That was what had made me marry Ogechi—that certificate! Because her father was a poor civil servant policeman, he had given his children a secondary school education. From the time we were friends, she told me this. Her father told the girls that if they wanted to go to university, their husbands would train them, but he would concentrate on training her brothers. I had asked her—did you make good pass to go to university? That’s when she brought me the certificate and my eyes popped up!

Mathematics A1! English A1! About five A’s and three Credits. I said my, my! I know I’m a brilliant man and they say intelligence is hereditary. With her brain, if we marry, our children will be Socrates! I said, wow!

Yes, of course I always wanted intelligent children.

Anyway, I asked her, what do you want to read? She said she wanted to read medicine, she still wants to read medicine, she’s saving money for it. By then, when her plane went back to Nigeria, she would go and spend time with my mum. She bought a bed and mattress and pillow for my mum. She bought a dining table and set it. And the villagers would shout—this one, they have never married her and she’s doing like this already?!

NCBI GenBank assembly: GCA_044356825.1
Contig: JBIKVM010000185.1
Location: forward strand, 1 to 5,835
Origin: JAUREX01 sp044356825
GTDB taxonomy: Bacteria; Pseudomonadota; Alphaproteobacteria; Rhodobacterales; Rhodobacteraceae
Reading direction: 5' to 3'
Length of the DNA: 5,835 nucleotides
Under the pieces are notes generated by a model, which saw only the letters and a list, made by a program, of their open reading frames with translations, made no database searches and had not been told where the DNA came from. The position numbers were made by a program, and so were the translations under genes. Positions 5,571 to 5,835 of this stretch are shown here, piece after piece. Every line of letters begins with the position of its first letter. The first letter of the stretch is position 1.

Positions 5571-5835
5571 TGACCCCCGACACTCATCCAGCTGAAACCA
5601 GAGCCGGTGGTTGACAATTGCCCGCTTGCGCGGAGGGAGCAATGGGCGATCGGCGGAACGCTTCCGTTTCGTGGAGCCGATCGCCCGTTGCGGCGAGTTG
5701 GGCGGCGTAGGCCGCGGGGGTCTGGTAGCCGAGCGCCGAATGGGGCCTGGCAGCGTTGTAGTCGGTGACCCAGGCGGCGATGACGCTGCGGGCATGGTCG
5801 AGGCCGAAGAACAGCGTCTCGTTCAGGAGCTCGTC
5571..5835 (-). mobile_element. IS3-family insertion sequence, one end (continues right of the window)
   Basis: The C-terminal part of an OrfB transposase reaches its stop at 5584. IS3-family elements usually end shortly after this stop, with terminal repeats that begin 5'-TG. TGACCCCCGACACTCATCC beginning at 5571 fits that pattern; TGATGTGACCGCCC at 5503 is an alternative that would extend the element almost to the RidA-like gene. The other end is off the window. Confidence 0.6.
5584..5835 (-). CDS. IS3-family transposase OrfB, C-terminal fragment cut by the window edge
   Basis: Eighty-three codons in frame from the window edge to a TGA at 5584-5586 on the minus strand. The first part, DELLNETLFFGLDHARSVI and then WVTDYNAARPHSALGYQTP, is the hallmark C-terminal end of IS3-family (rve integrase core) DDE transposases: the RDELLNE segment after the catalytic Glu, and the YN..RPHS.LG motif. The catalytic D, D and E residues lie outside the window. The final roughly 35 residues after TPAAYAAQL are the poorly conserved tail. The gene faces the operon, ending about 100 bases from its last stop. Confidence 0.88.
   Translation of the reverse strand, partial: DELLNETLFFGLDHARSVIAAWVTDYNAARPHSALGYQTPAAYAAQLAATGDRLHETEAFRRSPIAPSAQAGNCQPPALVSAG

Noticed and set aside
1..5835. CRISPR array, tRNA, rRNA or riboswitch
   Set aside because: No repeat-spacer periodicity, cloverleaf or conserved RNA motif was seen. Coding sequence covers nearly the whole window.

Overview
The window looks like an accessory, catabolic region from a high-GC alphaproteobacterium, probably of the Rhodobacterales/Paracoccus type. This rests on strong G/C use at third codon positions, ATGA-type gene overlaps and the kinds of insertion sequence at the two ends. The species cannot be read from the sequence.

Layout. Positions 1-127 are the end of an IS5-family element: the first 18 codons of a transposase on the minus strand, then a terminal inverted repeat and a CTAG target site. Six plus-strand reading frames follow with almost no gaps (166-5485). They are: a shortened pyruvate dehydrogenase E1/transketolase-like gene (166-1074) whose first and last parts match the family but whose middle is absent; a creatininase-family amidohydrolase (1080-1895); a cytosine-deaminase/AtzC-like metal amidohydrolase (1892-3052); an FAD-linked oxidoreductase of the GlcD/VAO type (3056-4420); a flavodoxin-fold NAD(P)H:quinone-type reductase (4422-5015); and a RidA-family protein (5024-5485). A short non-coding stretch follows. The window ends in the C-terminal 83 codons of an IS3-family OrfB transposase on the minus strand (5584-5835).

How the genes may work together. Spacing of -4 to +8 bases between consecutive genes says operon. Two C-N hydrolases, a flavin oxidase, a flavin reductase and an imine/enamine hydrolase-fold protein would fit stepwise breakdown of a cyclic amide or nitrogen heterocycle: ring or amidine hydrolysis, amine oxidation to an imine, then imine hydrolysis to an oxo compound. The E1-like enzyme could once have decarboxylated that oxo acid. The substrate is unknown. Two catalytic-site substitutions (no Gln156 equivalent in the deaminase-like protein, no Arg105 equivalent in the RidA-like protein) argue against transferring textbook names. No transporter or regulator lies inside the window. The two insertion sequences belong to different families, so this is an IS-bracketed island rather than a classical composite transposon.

I told myself I couldn’t marry an airhostess, me a whole doctor. When I saw her certificate, I didn’t know it was fake. I said—I can’t marry you. Everyone is telling me to marry you, but I can’t marry you as an airhostess unless you resign and go on to higher education. I told her—I can’t train you, so what else do you want to do?

She said she wants to do nursing. I answered—I don’t want a nurse or doctor. If I wanted a doctor, I would have married one in Russia.

Well, yes, I had changed my mind about that by the time I met your mother.

I was ready to marry her but I had no money. She said money was not a problem, she said she had the money she was saving for university and she loved me so much that she didn’t want to miss me. So she arranged a wedding. It was a society wedding, the Who’s Who of Nigerians in London. We finished on Saturday.